Doing research is a great way to get publications that will look impressive on your application, allow you to explore the field more, gain valuable research experience that will help you with a future in academic medicine, AND to get to know faculty by working closely with them. Your research mentor will hopefully become your advocate, writing your letter of recommendation and putting in a good word for you if that time comes. Research is highly regarded at the more academic programs, so publishing more will help you stand out from the pool of applicants. The stereotype of research is basic science research in labs with animals and test tubes (like the photo above!), but you don’t necessarily have to do that. There are other types of research like clinical research, public health research, public policy research, etc. I’m personally very interested in the use of social media for public health education in dermatology, and I’m excited to make a research project out of that as well! Find an area that excites you that you have genuine questions about, and pursue that.
Get to know the faculty and residents
I can’t stress enough how important it is to have a good working relationship with your mentors! They will be able to help you so much in writing a great letter of recommendation. Dermatology is also a small field, so people talk. If you have a great relationship with a faculty member, that can go a long way. Also, the residents may not be directly influencing your application process but they will be important mentors for you now and down the road, and they will be your future colleagues. The dermatology residents at Stanford were simply fantastic; they went out of their way to even put together mock derm interviews on a Saturday morning for all of us applying! They went above and beyond to help us and that always stuck with me.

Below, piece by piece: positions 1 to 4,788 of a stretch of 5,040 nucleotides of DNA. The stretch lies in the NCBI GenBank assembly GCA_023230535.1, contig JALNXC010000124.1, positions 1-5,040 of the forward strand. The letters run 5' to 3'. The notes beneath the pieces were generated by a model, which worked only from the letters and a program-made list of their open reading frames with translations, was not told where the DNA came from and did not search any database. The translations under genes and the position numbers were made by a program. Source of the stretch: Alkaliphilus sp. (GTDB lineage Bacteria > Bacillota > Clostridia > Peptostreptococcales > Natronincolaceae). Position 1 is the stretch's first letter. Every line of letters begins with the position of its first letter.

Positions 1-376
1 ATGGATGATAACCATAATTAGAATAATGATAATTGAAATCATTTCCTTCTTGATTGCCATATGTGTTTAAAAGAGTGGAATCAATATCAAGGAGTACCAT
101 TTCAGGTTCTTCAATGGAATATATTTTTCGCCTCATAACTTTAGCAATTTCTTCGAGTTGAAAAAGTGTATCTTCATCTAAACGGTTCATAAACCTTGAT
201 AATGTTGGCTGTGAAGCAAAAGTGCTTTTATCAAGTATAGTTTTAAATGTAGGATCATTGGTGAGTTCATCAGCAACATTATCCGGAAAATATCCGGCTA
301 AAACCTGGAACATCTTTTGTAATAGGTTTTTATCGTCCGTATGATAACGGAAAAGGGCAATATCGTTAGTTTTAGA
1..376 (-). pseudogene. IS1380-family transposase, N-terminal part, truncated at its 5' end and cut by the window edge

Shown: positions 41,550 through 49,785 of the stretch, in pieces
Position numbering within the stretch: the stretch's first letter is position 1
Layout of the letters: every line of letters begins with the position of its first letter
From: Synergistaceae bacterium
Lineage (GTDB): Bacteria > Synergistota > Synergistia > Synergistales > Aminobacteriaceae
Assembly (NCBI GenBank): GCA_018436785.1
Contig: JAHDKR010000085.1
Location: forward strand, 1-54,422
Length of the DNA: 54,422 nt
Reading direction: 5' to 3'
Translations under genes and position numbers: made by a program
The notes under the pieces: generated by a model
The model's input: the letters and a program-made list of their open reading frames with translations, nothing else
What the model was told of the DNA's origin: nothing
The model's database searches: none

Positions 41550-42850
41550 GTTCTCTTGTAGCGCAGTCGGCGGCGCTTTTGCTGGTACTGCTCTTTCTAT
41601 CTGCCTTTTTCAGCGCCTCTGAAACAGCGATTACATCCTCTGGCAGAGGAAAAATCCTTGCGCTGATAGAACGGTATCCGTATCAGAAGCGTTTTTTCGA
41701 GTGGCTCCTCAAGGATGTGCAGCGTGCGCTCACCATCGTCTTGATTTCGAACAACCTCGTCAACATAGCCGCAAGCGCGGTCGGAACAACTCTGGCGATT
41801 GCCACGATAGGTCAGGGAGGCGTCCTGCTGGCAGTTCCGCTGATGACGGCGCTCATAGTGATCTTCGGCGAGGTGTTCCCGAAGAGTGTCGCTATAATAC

What does that vague heading mean? I mean be true to yourself and why you want to go into dermatology. Don’t tell faculty or residents what you think they want to hear because that’s really easy to see through. Be genuine in pursuing extracurricular activities that you’re truly passionate about, not just doing things because you think those are activities that will “look good.” I wrote an entire blogpost about doing what you love and are good at, and used my extracurricular activities in college and medical school as an example. That’s how you will be able to take those activities to the next level. If you’re doing research, try to publish. If you’re in an organization, try to take on a leadership role. Push yourself to take ownership of things and have a finished product to show in areas that you’re passionate about.
Those are some of my personal tips for matching into a competitive field. Do you have anything to add?